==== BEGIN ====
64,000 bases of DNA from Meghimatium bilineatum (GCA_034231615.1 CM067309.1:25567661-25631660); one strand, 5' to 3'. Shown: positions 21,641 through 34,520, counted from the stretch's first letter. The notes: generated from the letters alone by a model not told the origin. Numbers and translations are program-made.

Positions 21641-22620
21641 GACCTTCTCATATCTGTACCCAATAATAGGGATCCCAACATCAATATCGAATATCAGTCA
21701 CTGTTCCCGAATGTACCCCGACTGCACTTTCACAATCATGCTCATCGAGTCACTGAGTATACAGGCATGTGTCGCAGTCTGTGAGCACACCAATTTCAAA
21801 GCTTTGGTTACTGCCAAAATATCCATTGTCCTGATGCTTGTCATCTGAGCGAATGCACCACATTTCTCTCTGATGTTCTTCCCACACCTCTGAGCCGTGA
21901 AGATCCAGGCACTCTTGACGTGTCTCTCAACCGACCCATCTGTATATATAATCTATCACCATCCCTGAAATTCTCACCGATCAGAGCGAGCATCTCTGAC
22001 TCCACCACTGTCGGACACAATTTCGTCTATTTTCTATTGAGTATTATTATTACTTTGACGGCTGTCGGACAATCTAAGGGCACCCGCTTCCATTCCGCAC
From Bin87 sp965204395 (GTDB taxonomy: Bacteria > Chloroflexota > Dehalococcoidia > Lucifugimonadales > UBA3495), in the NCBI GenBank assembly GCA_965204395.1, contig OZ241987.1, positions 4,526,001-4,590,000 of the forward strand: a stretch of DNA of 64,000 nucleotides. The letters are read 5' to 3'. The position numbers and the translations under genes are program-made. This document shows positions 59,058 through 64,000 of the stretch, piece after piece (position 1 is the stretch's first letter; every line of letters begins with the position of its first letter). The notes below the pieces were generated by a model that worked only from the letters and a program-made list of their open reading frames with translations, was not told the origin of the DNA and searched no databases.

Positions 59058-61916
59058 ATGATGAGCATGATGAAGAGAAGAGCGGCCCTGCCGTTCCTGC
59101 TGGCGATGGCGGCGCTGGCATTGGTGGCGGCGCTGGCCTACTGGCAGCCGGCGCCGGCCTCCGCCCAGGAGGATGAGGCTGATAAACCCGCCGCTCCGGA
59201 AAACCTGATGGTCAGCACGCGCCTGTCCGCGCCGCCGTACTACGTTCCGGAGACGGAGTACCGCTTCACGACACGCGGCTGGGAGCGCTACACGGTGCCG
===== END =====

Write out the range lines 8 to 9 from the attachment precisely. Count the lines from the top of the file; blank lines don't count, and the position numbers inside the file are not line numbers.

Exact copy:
From Bin87 sp965204395 (GTDB taxonomy: Bacteria > Chloroflexota > Dehalococcoidia > Lucifugimonadales > UBA3495), in the NCBI GenBank assembly GCA_965204395.1, contig OZ241987.1, positions 4,526,001-4,590,000 of the forward strand: a stretch of DNA of 64,000 nucleotides. The letters are read 5' to 3'. The position numbers and the translations under genes are program-made. This document shows positions 59,058 through 64,000 of the stretch, piece after piece (position 1 is the stretch's first letter; every line of letters begins with the position of its first letter). The notes below the pieces were generated by a model that worked only from the letters and a program-made list of their open reading frames with translations, was not told the origin of the DNA and searched no databases.

Positions 59058-61916